The air I am breathing is too beautiful and rare for me to wish it away on a sterile oxygen mask. While this has been “nice”, I can’t wait to check out. My insides are already filled with butterflies, fluttering. What a homecoming it will be. To leave the lap of luxury for the arms that encircle me.

Advertisements

Government Issued Gratitude

When I was a little girl, we used to wait outside in a long line, behind a decaying building. The people in line behind and in front of us, seemed to mirror the buildings state of disrepair. Jeans were ripped, long before destructed was the style. Tee shirts hung loosely, dotted by stains, ill fitting, on already sagging shoulders.

In this sea of shame and hopelessness, my mother seemed to stand out, like some sort of merchant ship. Cresting the same waves, but not really a part of the angry churning. Experiencing a temporary skiff, perhaps, but not soaked to the bone from a lifetime of poverty.

Her posture was flawless, chin up, and always wearing perfume, she stood differently than the others. Even wearing second hand clothing from the men’s department, she seemed regal. As if even the stitching on her Kmart clearance shoes could recognize that she came from royal blood, and bowed themselves together in honor.

I always tried to talk to the other children, always tried to enchant them in a game of make believe. I don’t remember a single child ever saying yes. I do remember the way they rested their chins on their chests, as if the weight of their heads was simply too much to bear. Closing eyes, and shyly shaking their hair back and forth in no. Or sometimes, simply hiding behind their parents own dirty hands.

It didn’t occur to me until years later that I had anything to be ashamed about. This was my life, so I thought it was everyone’s. Government cheese day, was one of the best days. Commodity boxes were something worth celebrating.

It wasn’t, of course, as magical as I thought it was. Neither was living in a hooker motel in Las Vegas a year or so later, as my dad searched frantically for his birth mother.

When I was still 21, I added it all up. In 21 years of life, I had moved 21 times. This included living in more than one motel, and more than once living with friends, while our family wobbled, like a just born baby deer, trying to find our footing.

Poverty is tricky sand to build a family on.

I made a lot of promises to myself back then. Words are free, you see. At least, promises are. Words said in anger, can cost you everything.

Anyway, one of the things I promised is that my children would live differently. My children would know stability. They would not know the feeling of living meal to meal. They would not go to bed hungry, or cold, or any way wanting. They would grow up on the other side of the line. The side putting blessings into hands open and waiting. Not the side shifting pride from leg to leg, to allow the taking.

My children’s lives are different, in so many ways, from what I grew up with. Out of all the things they struggle with, I have the hardest time with their entitlement. It grates at me. How can you not be grateful, I wonder, when you have everything?

I had almost nothing, and am thankful for everything. I see it. I feel it. I know it to my core. Every strand of DNA cries out in twists of appreciation, to the moon and back, Thank You, Thank You, a thousand times. Maybe more.

Every November, we do this thing, as a family. I stole the idea from a friend on Facebook. (Brynn, I think.) We cut leaves from construction paper, and then write on them in Sharpie. All month long, we are putting our penmanship where our heart is, then putting them up on the window. Light and dark brown, orange, green, yellow, and red, the things for which we are thankful overtake whatever lies on the other side of those panes.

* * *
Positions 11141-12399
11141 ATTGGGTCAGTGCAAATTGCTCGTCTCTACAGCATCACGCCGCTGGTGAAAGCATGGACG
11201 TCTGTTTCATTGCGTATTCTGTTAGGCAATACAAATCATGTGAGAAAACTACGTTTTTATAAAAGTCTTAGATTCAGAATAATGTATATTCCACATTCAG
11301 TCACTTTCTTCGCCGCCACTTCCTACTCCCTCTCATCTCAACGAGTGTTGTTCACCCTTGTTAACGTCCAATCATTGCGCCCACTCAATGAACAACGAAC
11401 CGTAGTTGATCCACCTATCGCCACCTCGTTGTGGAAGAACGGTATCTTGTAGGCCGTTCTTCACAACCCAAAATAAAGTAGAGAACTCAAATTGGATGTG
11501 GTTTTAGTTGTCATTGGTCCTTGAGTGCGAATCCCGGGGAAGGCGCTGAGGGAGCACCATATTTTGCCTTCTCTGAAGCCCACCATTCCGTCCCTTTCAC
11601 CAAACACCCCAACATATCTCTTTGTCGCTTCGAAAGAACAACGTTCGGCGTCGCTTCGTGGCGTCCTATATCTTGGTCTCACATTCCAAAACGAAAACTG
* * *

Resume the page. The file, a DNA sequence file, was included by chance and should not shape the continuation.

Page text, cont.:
I read them, daily. Put hand to frail paper edges, too willing to bend under the weight of my knowing. “Family” one says, “Mommy” says another. I breathe a sigh of relief, when I spot four more of the same. It is my modern day cast list, and I am desperate to see if I made the play.

Then what, I wonder. For what else are they grateful, these children that I would die and live a hundred times for. “Toys”, a leaf says, “Our Home” says the one next, “Clothes”, “Friends”, “Homeschool”, and “Our Car” all make the cut. Then, in neat preteen handwriting, I see the word “Food”. So they were listening, after all. I let go of the breath that I didn’t know I was holding. Someone has written “Water”, her sister has written “Hope”, the thirteen year old has filled branches worth, listing all the blessings that he knows.

They are thankful, I tell myself, later in the kitchen.

“Come quickly, Mommy! It’s your favorite thing!” My seven year old is waving her hand frantically. I am smiling before I reach her. “What is it?” I ask. “It’s a cotton rainbow sherbet sky, like the candy,” She says, beaming. “It is,” I say, widely grinning.

It is the kind of sky that makes me give audible thanks. Blues and pinks collide with one another, above a blazing orange sunset. It is what I call a rainbow sherbet sky, with cotton candy clouds. It is so beautiful, it nearly takes my breath away. It is one of those moments where you know you are exactly where you are supposed to be.

“Thank you”, I say. “Thank you so much.”

Face to the sky, heart bursting, I am once again in line receiving, what I have no way of repaying.

109 Times

She spoke to us about the night of broken glass. Told of how all the windows were shattered, valuables taken, homes ransacked. A woman, small in stature, but large in spirit, she walked lightly across the center stage, never veering too far from the safety of the podium. I was enthralled. Hundreds of us, in fact, were captivated.

She confessed to us that she believed that the Nazi’s were going to keep them warm during the harsh German winter. Said that she was thrilled to see trucks filled with firewood driving through Bergen-Belsen. Imagined the fireplace in their barracks aglow, and bearable, from this kindness. Then, with horror, realized that she was looking at trucks filled with naked, dead bodies, little bodies, not branches.